Chemung County NY
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History of the 141st

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The following text was taken from THE HISTORY OF STEUBEN COUNTY by Prof. W.W. Clayton, 1879, Pages 127-129. Typed by Marlene Miles Andes ( or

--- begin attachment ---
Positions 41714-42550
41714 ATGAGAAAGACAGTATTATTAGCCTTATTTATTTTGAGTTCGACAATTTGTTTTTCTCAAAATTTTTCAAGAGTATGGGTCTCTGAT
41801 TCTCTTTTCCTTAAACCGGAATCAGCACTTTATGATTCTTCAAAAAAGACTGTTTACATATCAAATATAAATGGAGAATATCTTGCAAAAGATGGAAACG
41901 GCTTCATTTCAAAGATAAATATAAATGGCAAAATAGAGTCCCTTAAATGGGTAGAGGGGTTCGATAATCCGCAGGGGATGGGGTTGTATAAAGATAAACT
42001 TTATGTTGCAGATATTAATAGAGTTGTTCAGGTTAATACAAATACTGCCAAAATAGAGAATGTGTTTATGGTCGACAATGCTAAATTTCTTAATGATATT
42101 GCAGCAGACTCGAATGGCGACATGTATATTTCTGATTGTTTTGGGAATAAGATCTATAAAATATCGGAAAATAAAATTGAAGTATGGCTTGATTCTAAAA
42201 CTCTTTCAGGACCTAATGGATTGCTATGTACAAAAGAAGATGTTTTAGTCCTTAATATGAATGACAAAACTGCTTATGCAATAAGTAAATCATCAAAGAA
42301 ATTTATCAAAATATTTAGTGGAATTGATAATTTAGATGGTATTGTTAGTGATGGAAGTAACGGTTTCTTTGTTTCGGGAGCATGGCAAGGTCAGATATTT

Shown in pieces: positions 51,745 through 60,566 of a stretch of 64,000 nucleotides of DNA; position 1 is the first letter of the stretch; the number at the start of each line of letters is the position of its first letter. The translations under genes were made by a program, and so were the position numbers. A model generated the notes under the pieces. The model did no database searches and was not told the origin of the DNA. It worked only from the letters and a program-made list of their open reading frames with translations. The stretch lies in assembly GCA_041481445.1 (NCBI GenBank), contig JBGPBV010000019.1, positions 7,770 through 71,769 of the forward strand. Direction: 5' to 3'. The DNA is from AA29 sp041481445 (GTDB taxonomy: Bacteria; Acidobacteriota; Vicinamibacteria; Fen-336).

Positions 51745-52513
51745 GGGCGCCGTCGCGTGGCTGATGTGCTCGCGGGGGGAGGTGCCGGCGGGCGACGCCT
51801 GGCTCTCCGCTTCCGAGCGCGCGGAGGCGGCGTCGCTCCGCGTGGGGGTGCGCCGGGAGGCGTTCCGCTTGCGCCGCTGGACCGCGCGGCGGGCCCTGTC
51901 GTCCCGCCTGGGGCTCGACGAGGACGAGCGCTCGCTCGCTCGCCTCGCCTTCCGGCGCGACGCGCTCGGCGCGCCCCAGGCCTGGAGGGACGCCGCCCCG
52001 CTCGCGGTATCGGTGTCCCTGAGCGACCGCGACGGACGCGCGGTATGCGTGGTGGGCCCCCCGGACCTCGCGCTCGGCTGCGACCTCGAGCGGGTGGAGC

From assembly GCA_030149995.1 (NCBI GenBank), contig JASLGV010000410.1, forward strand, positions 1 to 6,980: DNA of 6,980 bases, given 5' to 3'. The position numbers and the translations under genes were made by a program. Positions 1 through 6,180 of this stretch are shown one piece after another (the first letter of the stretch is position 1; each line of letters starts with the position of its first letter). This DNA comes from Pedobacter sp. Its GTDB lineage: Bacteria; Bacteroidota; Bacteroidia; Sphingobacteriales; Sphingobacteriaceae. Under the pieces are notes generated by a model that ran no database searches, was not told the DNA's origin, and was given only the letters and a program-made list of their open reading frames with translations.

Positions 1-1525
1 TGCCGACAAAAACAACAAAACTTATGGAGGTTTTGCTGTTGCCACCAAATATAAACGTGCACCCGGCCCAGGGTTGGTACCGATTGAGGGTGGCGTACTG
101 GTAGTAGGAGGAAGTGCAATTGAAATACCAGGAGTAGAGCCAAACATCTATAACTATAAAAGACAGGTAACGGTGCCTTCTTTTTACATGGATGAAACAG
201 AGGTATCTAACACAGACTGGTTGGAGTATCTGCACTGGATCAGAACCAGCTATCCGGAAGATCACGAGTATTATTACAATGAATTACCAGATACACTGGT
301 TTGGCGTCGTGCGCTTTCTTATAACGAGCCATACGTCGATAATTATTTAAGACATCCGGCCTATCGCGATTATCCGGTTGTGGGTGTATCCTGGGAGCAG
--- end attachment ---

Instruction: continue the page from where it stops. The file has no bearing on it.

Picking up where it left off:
The 141st Regiment New York Volunteers was organized at Elmira during August, 1862. At the time, by the disasters of the Peninsula, it became needful to raise additional troops to beat back the defiant legions of the South, who were bent, on account of their successes, upon a general invasion of the North. The want of troops was so imminent that two full regiments were raised in a short time from this congressional district. The 107th was the first to perfect its organization, and the 141st soon followed suit. Col. S.G. Hathaway was selected from the first to be its colonel, and he added his powerful and efficient influence to hasten its organization. The maximum number of men were recruited before the last day of August, but the regiment was not ordered to the front until Sept. 15, 1862. After reaching Washington D.C., it went into camp at Laurel, MD to do guard duty on the railroad between Baltimore and Washington, and construct military fortifications in the vicinity of Laurel. It was relieved November 24 of the same year and ordered to Miner's Hill, VA and joined Gen Cadence Brigade, of Abercrombie's Division, in the defenses of Washington. Here it took its first lesson in picket duty, and perfected itself in warlike discipline and defense. The roster of the officers of the regiment at that time was as follows; Colonel, Samuel G. Hathaway, Jr.; Lieutenant-Colonel, James C. Beecher; Major, John W. Dininny; Adjutant, Robert M. McDowell; Surgeon, Joseph W. Robinson; Assistant Surgeons, O.S. Greenman, M.T. Babcock. Company A--Captain, Charles W. Clauharty; First Lieutenant, William P. Ross, Second Lieutenant, John Strawbridge. Company B--Captain, Andrew D. Compton; First Lieutenant Stephen F. Griffith; Second Lieutenant Robert F. Hedges. Company C--Captain , Elisha G. Baldwin; First Lieutenant James McMillan; Second Lieutenant Robert F. Stewart. Company D--Captain, Charles A. Fuller; First Lieutenant William Merrill; Second Lieutenant Joseph Townsend. Company E--Captain, Willliam K. Logie; First Lieutenant John A. Shultz; Second Lieutenant E. J. Belding. Company F--Captain, Andrew J. Russell; First Lieutenant John Barton; Second Lieutenant Wm. L. Collins Company G--Captain Daniel N. Aldrich; First Lieutenant John W. Hammond; Second Lieutenant John H. Rowley Company H--Captain William A. Bronson; First Lieutenant Stephen s. Roscoe; Second Lieutenant James W. Smith Company I--Captain E.L. Patrick; First Lieutenant R.A. Hall; Second Lieutenant George Tubbs. Company K--Captain Wilbur F. Tuttle; First Lieutenant George E. Whiton; Second Lieutenant Joseph A. Frisbie Companies A and B were organized in Schuyler county; Companies C, I, and K in Chemung County; Companies D, E, F, G, and H in Steuben County Feb. 12 1863, the regiment moved from miner's Hill to Arlington Heights. At this time Col. Hathaway and Lieutenant Col. Beecher resigned their respective positions. Maj. Dininny was promoted to the colonelcy Capt. Wm K. Logie, Company E, was advanced to be Lieutenant-Colonel, and Capt. E. L. Patrick, Company I to be Major. April 15 the division broke camp, and was sent to Suffolk, VA to the department then commanded by ex-Governor John A. Dix. That vicinity was soon relieved of the presence of the enemy, and the regiment was not engaged in any general battle. May 3 it was ordered back, via Fortress Monroe, to West Point, up York River, at the confluence of the Mattapony and Pamunkey Rivers. Gen. Gordon now assumed command of the division, numbering eight thousand men, consisting of infantry, cavalry, and artillery. The regiment tarried three weeks, and engaged in building rifle-pits and fortifications until the command was suddenly ordered back to Yorktown. While here Col. Dininny resigned his commission, and Lieut-Col. Logie was promoted to the vacant place, Maj. Patrick to the lieutenant-colonelcy, and Capt Chas. W. Clauharty, Company A, senior captain, whose just rights had been hetherto ignored, was advanced to the majorship. On the 9th of June the regiment took up the march to Williamsburg. The weather on this march was exceedingly hot and dry, and the men suffered extremely from excessive heat and thirst. June 11 the march was resumed, reaching Diascund Bridge June 13, where it remained, far in advance of the rest of the troops, in a low, marshy, and unhealthy locality, and the duty was constant, onerous and harassing. At this point the regiment had its first brush with the enemy; David McCann (Capt. McDowell's company) being the first victim to the rebel bullets. On June 26 the regiment resumed its march to White House Landing, and joined Gen. Dix's whole command, numbering some thirty thousand, on an expedition towards Richmond,--which should have been captured at that time, while Gen. Lee and very nearly his entire armies were invading Maryland and Southern Pennsylvania. Gordon's Division advanced as far as Bottom Bridge, only twelve or fifteen miles from Richmond, skirmishing frequently and getting a healthy practical experience of shot and shell. Engagements were frequent between the pickets, but no general battle took place until the 8th of July, when orders were received to abandon the expedition, and the troops were transferred to the Army of the Potomac. For four or five months the bill of fare served up partook of so much sameness that the regiment suffered extremely in general health. Their staple diet, as well as luxuries, consisted of hard-tack, bacon, and coffee, served up ad infinitum, with not ringing of the changes. July 8 it took up the line of march to Williamsburg. The severity of the Peninsular campaign was now apparent to the hard marches made, which were the immediate causes of more sickness and death in the 141st than was subsequently experienced. Rain fell in torrents for days; and in one day twenty-seven miles were gained through mud and rain, to find a watery couch at night. The weather was so hot that the men's feet were scalded in their wet shoes and stockings. Hundreds went into Yorktown barefooted and feet blistering sore; but there could be no delay,--it was laid out to capture Lee in Maryland. The regiment left the place by transport, and proceeded direct to Frederick City, Md, arriving there July 14. The same night the whole Confederate Army made a safe retreat across the Potomac. Gordon's Division was not disbanded and the troops transferred to the 11th and 12th Corps. The 141st was consigned to the 2d Brigade, 3d Division, 11th Corps; Gen. Howard commanding the corps, Carl Schurz the division, and Col Krzyzanowski the brigade. The regiment joined the corps at Berlin, MD after three days' march from Frederick City. July 19 it crossed the Potomac, and arrived at Warrington Junction the 25th. It remained in this locality for some time, marching, countermarching, changing camp, and drilling until September 24, when the order came to move. The 11th and 12th Corps, under the command of Maj. Gen. Joe Hooker, were transferred to the Army of the Cumberland, then in Tennessee. The regiment arrived at Bridgeport, Ala. October 2, and went into camp on the banks of the Tennessee River, having traveled in eight days about fourteen hundred miles. Rosecrans was then shut up in Chattanooga on short rations,--transportation being fifty miles around by wagons, while by the railroad through Chattanooga Balley it was only twenty-eight miles,--the enemy holding the road and threatening beleaguered Chattanooga from the heights of Lookout Mountain. The gallant Hooker took the job to open this valley, which was accomplished in just forty-eight hours, ending with the famous moonlight "Battle of Wauhatchie" on the night of October 28. This opened the railroad nearly to Chattanooga, and the Army of the Cumberland "dubbed" Hooker's men as "Cracker Boys," as it had not seen but one cracker per day for a month, until Hooker's men supplied their haversacks from their own. The 141st took part in the above action, which was fought on our side entirely by Eastern troops. Wauhatchie is about five miles from Chattanooga, at the base of Lookout Mountain. The regiment participated in the glorious battle of Lookout Mountain, or the "Battle above the Clouds," where Hooker and the 11th and 12th Corps won immortal glory. In the mean time Gen. Grant had taken command at Chattanooga. After the pursuit of the enemy for two days, the 11th and 15th Corps were headed for Knoxville, where Longstreet was making a threatening siege; but upon the approach of Sherman and Howard with their brave troops, he beat a hasty retreat over the Virginia line for safety. This ended the march in that direction, and the regiment returned to its old camp at the base of Lookout Mountain, having in twenty-four days marched in mud and rain about three hundred miles. It remained in winter quarters until Jan 24, 1864, when the 2d Brigade was ordered to Shell Mound, twenty-two miles from Chattanooga and six from Bridgeport, Ala., where it remained doing the usual picket duty, drilling, etc., until the 2d day of May, when it joined the 1st Brigade, 1st Division, 20th Corps--the 11th and 12th having been consolidated, forming the 20th,--under the command of Gen Hooker, and immediately in conjunction with the armies of the Cumberland, Tennessee, and Ohio, made for Ringgold to attack the enemy, under command of Joe Johnston. The battle of Resaca followed that of Ringgold, in which the regiment lost ninety-five men in killed and wounded. Lieut. Barber, universally respected as a Christian, and a courteous and brave officer, fell instantly killed; and several officers were wounded, and a number of non-commissioned officers and privates were killed and wounded. The 141st also fought gallantly at Dallas, Pine Mountain, and at Peach-Tree Creek,--the later being the opening siege of Atlanta, where Col. Logie and Lieuts. Warren and Babbit were killed. Lieut-Col. A.J. McNett (who had been appointed to the position late in the December previous, in place of Lieut-Col Patrick, resigned) lost his right arm. Maj Clauharty, Adj. Hazard, and Lieut Shapper were severely wounded; Capt Townsend and Lieut Wilor were slightly wounded. Half the regiment was disabled, but stood its ground nobly under Capt. Baldwin, who succeeded to the immediate command of the regiment during the slaughter of its officers and men, and victory continued to perch on their banners. More fighting was at hand, and Atlanta fell September 2. the 20th Corps, having previously fallen back to the Chattahoochie, as a feint to the enemy and to cover the rear of the Union Army, was the first to enter Atlanta. Lieut-Col McNett was promoted to be colonel; Maj Clauharty, lieutenant-colonel; Capt Baldwin, major; Adjt. Hazard, Captain; Lieut Grey, Adjutant; and four months previous, Capt. Robert M. McDowell was appointed by Gen Hooker chief topographical engineer of the 20th Corps, on his staff. Soon after Sherman's "march to the sea" was begun, and, after about a six weeks' campaign, entered the city of Savannah, Dec 21, 1864. Jan 17, 1865, leaving Savannah, Sherman's resistless legions swept northward through the Carolinas towards Virginia, constantly engaged in skirmishing with the enemy, but in no general engagements until, the 17th and 19th of March, the battles of Averysboro' and Bentonville were fought. Here, amid swamps and under every discouragement, the noble old 141st gained its last glory in severe battles; and in its last campaign marched over five hundred miles, at the most inclement season of the year. After Johnson's surrender the march was taken homeward form Raleigh, NC to Alexandria and Washington, and May 24, participated in the great review in Washington, and soon after was mustered out of service. The regiment reached home June 13, 1865. It was met at the depot by the committee of arrangements, who escorted it to the William Street Hospital, where, with the 137th Regiment, which arrived on the same train, they were furnished with a comfortable breakfast at the hands of a corps of ladies, who had worked assiduously all night to get the entertainment ready by the time of their arrival. After heartily discussing their meal, both regiments were marched to Camp Chemung, where permission had been previously obtained for them to pitch their tents. In a short time after reaching the ground, back of the encampment of the 19th Regiment, tents were struck and everything was got in readiness for a good rest after their wearisome marches and long ride. During the day the 141st was visited by a host of friends and acquaintances who were eager to welcome back the remaining veterans, the heroes of desperate battles and victorious campaigns. The regiment was given a distinguished reception and dinner, and a beautiful address of welcome was delivered by Hon. Stephen McDonald, in Wisner Park. Below we give the roster of officers. The regiment numbered three hundred and eighty men when mustered out. From first to last the regiment had enlisted about twelve hundred men. Lieutenant-Colonel, AJ McNett promoted to colonel, not mustered; Major Charles W. Clauharty, promoted to lieutenant-colonel, not mustered; Adjutant, George E. Gray; Quartermaster, E. Belding; Surgeon G.S. Beaks; Assistant Surgeon, OS.Greenman; Assistant Surgeon MT Babcock. Company A--Captain, WP Ross; First Lieutenant CE Coryell; Second Lieutenant________ _______ Company B--Captain WH Bradford; First Lieutenant JF Carroll Second Lieutenant _________ ______ Company C--Captain EG Baldwin promoted to major, not mustered; First Lieutenant Jud Griswold; Second Lieutenant___ ___ Company D--Captain, W. Merrill; First Lieutenant C. Osman; Second Lieutenant CH Freeman Company E--Captain Archie Baxter Company F--Captain, AJ Russell, First Lieutenant MV Sherwood; Second Lieutenant LB Scott Company G--Captain PC Mitchell, First Lieutenant MG Shappee; Second Lieutenant _____ ______ Company H--Captain George Tubbs; First Lieutenant FC Willor; Second Lieutenant A. Stewart Company I--Captain RM McDowell, brevetted Major United States Volunteers; First Lieutenant JB Rathbone; Second Lieutenant William M. Ware Company K--Captain GL Whiton; First Lieutenant MJ Hogarth; Second Lieutenant George W. Rogers; Second Lieutenant William H. Brown, not assigned.